Ms Skinnyfat

A Food & Travel Blog from Singapore

Shang Palace

By Sunday, July 21, 2019 , , , , , , , , ,

The first Shangri-La hotel, the first Shang Palace. Since 1971, both hotel and restaurant has been making history, from our little red dot, to the rest of the world. 
At the restaurant’s helm is Chef Mok Kit Keung, who has 40 good years of cooking under his belt (he started when he was only 13). Chef Mok is the one who brought Shang Palace Kowloon to its second Michelin star in 2011 and we think there's a high chance he may clinch a star (or two) for Shang Palace Singapore. Expect an extensive menu (or menus), ranging from traditional nostalgia, classic signatures, and innovative new dishes by Chef.
Taste the flavors of the good old days with Chef Mok's heritage dishes. Preparation of these heritage dishes is often painstaking, time- consuming and intricate, which explains why they are hard to find these days.
Take the Boneless quail filled with bird’s best in supreme Broth ($98/portion) for example, the tiny bird had all its bones removed, leaving the delicate flesh and skin intact to be filled with 40g of bird's nest. The supreme broth is also cooked for 8 hours using chicken, pork, and Jinhua ham to coax maximum flavour. If you think about all the work and premium ingredients that went into the dish, you'd understand why the dish is value for money. 
The Deep-fried crab meat, coriander and pork fritter 金钱蟹盒 ($36/6pcs) may look like a regular fried wanton, but the skin is actually hand-sliced pieces of pork fat (they're sliced so thinly that they're translucent). The skin wraps a mixture of Sri Lankan crab meat, mushrooms, Chinese coriander and bamboo shoots, forming a "coin" which is then deep fried till crispy. I loved how wonderfully juicy each bite was. 

Deep-fried pork and crab roll with osmanthus pomelo sauce 桂花柚子酱炸蟹枣 ($32/8pcs) may sound similar to the earlier fritter but it's quite different. Other than crab meat and pork mince, there's also prawn and water chestnut. The distinctive feature is the 5 spice flavor. The deep-fried bean curd skin and the mix of meats provided a heartier bite. Instead of a regular sour plum, the sauce is house-made using Osmanthus flower, Korean pomelo syrup and mandarin syrup instead. 
In the Innovative menu, Chef Mok applies his distinctive brand of creativity to transform traditional flavours. From his observations at the Singapore wet markets came the Coddled sliced Soon Hock fillet and young coconut in fish broth ($78). The elegant flavors of Cantonese cuisine is presented in the sliced fish poached in a light and savory broth made with coconut water and flesh, and fish head and bones. The slippery slices of white coconut meat camouflage with the fish, providing a sweet surprise as you bite into it. I dug deeper into the pot and found some chewy crystal noodles that provided a contrasting bite.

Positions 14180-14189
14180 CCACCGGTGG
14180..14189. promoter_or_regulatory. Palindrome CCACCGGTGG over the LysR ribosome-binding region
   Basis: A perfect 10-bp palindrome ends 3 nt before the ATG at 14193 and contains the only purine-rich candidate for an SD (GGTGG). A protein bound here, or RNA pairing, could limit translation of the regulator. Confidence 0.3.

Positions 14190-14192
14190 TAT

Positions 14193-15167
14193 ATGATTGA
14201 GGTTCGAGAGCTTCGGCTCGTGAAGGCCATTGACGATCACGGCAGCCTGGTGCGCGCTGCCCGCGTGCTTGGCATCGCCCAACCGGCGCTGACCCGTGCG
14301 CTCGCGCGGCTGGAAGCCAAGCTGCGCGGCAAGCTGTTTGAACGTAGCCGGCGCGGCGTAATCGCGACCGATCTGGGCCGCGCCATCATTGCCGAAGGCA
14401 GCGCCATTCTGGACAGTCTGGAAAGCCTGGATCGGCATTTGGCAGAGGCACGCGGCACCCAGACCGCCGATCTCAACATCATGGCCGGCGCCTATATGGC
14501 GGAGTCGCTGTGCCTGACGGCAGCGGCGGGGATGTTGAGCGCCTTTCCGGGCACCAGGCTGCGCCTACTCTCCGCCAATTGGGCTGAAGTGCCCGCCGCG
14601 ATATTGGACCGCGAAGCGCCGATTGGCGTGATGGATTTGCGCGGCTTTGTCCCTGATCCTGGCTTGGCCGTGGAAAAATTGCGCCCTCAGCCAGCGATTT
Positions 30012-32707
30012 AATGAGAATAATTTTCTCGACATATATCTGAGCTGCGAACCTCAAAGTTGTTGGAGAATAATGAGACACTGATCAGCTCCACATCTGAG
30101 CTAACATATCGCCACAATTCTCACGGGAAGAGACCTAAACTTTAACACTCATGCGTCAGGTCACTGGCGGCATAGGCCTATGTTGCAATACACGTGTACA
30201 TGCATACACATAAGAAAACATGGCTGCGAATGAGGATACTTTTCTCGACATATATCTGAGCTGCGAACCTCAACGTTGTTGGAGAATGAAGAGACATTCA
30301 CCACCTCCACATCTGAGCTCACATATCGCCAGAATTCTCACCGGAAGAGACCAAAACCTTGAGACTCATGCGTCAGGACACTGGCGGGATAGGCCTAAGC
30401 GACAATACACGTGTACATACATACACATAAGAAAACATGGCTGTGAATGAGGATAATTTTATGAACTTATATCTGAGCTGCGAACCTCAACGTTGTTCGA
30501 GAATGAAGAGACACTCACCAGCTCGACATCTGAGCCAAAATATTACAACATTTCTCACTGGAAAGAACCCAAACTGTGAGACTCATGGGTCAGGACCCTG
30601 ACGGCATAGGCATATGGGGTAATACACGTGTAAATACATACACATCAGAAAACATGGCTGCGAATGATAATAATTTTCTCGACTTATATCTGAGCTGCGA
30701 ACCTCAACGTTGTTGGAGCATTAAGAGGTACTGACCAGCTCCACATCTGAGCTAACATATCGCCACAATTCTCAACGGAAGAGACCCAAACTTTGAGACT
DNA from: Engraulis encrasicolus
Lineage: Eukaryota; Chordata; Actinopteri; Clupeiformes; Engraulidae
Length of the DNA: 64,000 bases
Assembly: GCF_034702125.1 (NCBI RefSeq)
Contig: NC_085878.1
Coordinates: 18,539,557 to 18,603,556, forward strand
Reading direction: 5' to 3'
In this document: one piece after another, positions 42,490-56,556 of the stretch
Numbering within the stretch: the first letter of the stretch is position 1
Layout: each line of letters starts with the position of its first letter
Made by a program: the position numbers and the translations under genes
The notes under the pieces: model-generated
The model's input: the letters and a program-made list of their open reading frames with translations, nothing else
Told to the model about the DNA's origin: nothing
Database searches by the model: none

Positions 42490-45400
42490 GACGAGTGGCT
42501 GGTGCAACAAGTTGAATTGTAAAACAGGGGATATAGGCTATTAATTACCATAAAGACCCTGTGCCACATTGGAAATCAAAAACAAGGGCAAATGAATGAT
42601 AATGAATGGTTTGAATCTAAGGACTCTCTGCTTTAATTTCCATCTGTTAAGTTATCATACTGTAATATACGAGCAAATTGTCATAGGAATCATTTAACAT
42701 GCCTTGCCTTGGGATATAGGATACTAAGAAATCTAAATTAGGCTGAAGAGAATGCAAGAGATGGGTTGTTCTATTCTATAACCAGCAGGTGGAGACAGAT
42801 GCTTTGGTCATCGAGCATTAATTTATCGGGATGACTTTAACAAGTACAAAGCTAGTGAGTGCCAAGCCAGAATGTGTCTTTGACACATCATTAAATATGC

Over the years, Chef Mok has made famous a repertoire of signatures dishes, including a number that have brought him acclaim and awards. If you like a meaty char siew, the Signature barbecued pork loin glazed with honey sauce ($68) would be your poison. Only shoulder meat from the Iberico pork is used here! I was quite amazed at the tenderness of the meat as there wasn't any tenderizer used. Something interesting about this dish is that there are no peanuts used in this dish. I'm not sure why that's relevant though, unless people have been using peanut in the making of this dish.  
More meticulous handiwork went into making the Deep-fried whole boneless chicken filled with fried glutinous rice ($98). The deboned chicken is filled with sticky rice wok-fried with preserved Chinese sausage, dehydrated prawns, dried scallops and dried shiitake. The color of the chicken comes from it being basted with malt syrup and red vinegar. The crisp of the chicken was amazing as well, having gone under the fan, roast, and oil. 

If you think that's all to Chef Mok's menu, you're wrong. He is always creating new dishes! We had a Stewed Boston Lobster with lemongrass and garlic served in a claypot ($78/lobster). The garlic fragrance is a timely reminder to head home for dinner with the folks. 
We also sampled some new dimsum bites. New on the menu is the Steamed crystal dumplings with beetroot and water chestnut ($9/3pcs) which provided an earthy sweet crunch. The Steamed morel mushroom with assorted vegetable dumplings ($8/3pcs) provided an unexpected wok-flavor, probably from the quick hot stir-frying of the vegetables.
The meal ended with a 20-year tangerine peel sweetened red bean soup ($12/portion). You'll only taste this bitter-sweetness (甘香) from specially sourced Foshan orange. The more it's aged, the better it tastes. We had a special snack served on the side, which was a sweet potato puff with creamy milk custard. 

Know that when you dine at Shang Palace, you're not just tasting impeccable dishes, but also sustainable ones. Chef Mok also makes some 60 sauces from scratch at the restaurant and there is no added MSG in the entire menu.

Shang Palace
Lobby Level, Tower Wing, Shangri-La Hotel, Singapore 
22 Orange Grove Road, Singapore 258350 
Tel: +65 6213 4473 / 4398
Weekdays: 12 - 2.30pm
Weekends and PH: 11am - 3pm
Dinner Daily: 6 - 10pm

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